It's hard to run a soft-drink factory (and there is one in Mogadishu) when armed men are liable to blow it up.
This may help explain the Islamists' success last summer when they soundly trounced the forces of the UN-backed transitional federal government.
Which in turn brings us to George W. Bush, the war on terror and the events of the past two weeks.
The 2001 attacks on New York and Washington rekindled American interest in Somalia. The U.S. had long believed that three Al Qaeda operatives suspected of having bombed the American embassy in Nairobi in 1998 were hiding out in that country. So, it is perhaps understandable that Bush was not well-disposed toward Somalia's Union of Islamic Courts.
By 2002, foreign journalists reported that Americans in dark sunglasses were arriving in small planes to negotiate with anti-Islamist warlords. A UN investigation concluded that there was no evidence that Somalia had become a terrorist base. True, some Somalis were believed to have "links" to Al Qaeda. Indeed, the U.S. is using this argument to justify its latest, botched assassination attempt, saying that while its air strike didn't get the people it was targeting, it did kill some with "ties" to them.
But as Menkhaus points out, this doesn't necessarily mean very much. "Everyone is linked to everyone in Somalia," the sometime U.S. State Department adviser says. "Networks and relationships are a form of social capital. The question is: What is the significance of these links?"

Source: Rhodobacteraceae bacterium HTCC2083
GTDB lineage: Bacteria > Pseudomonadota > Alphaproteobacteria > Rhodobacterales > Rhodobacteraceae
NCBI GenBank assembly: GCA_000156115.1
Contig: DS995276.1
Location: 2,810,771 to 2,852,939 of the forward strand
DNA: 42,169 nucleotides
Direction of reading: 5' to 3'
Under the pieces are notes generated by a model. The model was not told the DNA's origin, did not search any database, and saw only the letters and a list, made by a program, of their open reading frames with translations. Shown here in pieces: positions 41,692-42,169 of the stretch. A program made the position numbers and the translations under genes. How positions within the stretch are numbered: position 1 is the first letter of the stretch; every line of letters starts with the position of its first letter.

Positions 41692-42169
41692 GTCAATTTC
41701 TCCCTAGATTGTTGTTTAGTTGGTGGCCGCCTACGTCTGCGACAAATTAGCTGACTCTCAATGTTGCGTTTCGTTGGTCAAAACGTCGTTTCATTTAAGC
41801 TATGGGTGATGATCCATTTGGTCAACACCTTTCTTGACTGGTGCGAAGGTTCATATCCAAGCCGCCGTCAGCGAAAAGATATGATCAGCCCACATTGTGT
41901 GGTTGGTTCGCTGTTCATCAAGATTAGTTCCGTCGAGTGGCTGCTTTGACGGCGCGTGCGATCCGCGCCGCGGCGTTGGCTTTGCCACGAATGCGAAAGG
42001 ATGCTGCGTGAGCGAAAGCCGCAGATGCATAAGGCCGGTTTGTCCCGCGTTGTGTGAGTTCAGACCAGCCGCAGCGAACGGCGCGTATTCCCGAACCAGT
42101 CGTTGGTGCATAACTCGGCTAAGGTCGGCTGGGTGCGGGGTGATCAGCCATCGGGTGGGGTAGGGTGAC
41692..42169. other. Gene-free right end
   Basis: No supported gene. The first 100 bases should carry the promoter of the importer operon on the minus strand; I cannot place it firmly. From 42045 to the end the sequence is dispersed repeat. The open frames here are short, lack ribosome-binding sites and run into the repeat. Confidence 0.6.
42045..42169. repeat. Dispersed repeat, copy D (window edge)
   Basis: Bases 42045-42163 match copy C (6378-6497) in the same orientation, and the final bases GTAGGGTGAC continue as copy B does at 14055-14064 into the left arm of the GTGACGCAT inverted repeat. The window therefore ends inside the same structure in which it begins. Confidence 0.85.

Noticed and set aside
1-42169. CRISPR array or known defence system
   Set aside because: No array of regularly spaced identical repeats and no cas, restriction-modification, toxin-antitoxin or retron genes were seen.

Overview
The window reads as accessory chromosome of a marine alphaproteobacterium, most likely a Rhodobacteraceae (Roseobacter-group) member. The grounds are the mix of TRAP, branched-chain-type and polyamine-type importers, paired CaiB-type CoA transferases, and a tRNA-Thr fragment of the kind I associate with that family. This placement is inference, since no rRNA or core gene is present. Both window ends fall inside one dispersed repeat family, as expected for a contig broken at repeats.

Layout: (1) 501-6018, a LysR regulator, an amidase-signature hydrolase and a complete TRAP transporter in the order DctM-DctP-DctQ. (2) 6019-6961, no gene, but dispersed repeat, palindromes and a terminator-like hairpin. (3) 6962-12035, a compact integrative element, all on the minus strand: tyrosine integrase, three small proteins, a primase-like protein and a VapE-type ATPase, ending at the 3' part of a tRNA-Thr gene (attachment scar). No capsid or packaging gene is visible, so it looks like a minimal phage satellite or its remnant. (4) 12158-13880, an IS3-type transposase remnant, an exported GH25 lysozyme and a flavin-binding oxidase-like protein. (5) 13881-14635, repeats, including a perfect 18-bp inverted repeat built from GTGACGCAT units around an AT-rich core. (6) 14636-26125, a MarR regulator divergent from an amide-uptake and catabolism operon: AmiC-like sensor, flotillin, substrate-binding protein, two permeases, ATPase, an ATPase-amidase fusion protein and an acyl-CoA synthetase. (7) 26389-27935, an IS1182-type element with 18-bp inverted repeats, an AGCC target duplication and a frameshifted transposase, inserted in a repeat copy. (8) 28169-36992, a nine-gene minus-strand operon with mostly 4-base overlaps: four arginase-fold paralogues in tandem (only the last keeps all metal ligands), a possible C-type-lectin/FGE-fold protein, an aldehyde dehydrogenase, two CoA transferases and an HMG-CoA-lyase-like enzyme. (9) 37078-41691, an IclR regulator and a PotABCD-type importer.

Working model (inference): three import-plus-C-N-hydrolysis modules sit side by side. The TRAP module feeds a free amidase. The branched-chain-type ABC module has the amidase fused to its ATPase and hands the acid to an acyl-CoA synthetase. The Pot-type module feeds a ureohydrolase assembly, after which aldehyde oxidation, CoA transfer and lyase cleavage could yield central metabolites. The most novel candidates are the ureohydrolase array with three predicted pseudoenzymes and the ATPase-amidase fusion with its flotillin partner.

Still, Washington remained suspicious. It refused to co-operate with one UN-backed transitional government cobbled together in 2000, largely because it included representatives from the Islamic courts movement.
When that government attempt failed, another that excluded the Islamists was set up. Both the U.S. and neighbouring Ethiopia were more amenable to it. Canada, as usual, took no formal position, according to a foreign affairs department official. Predictably, the Union of Islamic Courts was opposed.
That led last year to another civil war. In an effort to affect the outcome, the U.S. quietly supported an anti-Islamist faction of warlords. That only served to make the Islamic courts movement more popular. By the fall, it had gained control of almost the entire country.
Two weeks ago, Ethiopia invaded on the side of the anti-Islamists. Predominantly Christian Ethiopia is America's main client state in the region. So it is not surprising that this invasion was viewed inside Somalia as another American attempt at proxy intervention.
That perception was bolstered on Monday when a U.S. warplane strafed a group of Somalis, in a failed effort to assassinate a man suspected of having been involved in the Nairobi bombing. On Thursday, Washington admitted it had killed the wrong people.
So, here we are again. As in Afghanistan, the war on terror has trumped rationality. Faced with a choice between a somewhat orderly country run by people it doesn't particularly like or a failed state that has to be propped up by foreign troops, Washington seems to have again chosen the latter.
Mogadishu is once again degenerating into Dodge City and the populace is angry. Up to now, failed state Somalia has miraculously avoided becoming an anti-Western terror hub. But you can only mess about with a country so many times. Eventually, the prophecy fulfils itself.
Saturday, January 13, 2007
U.S. policy ensures it stays a failed state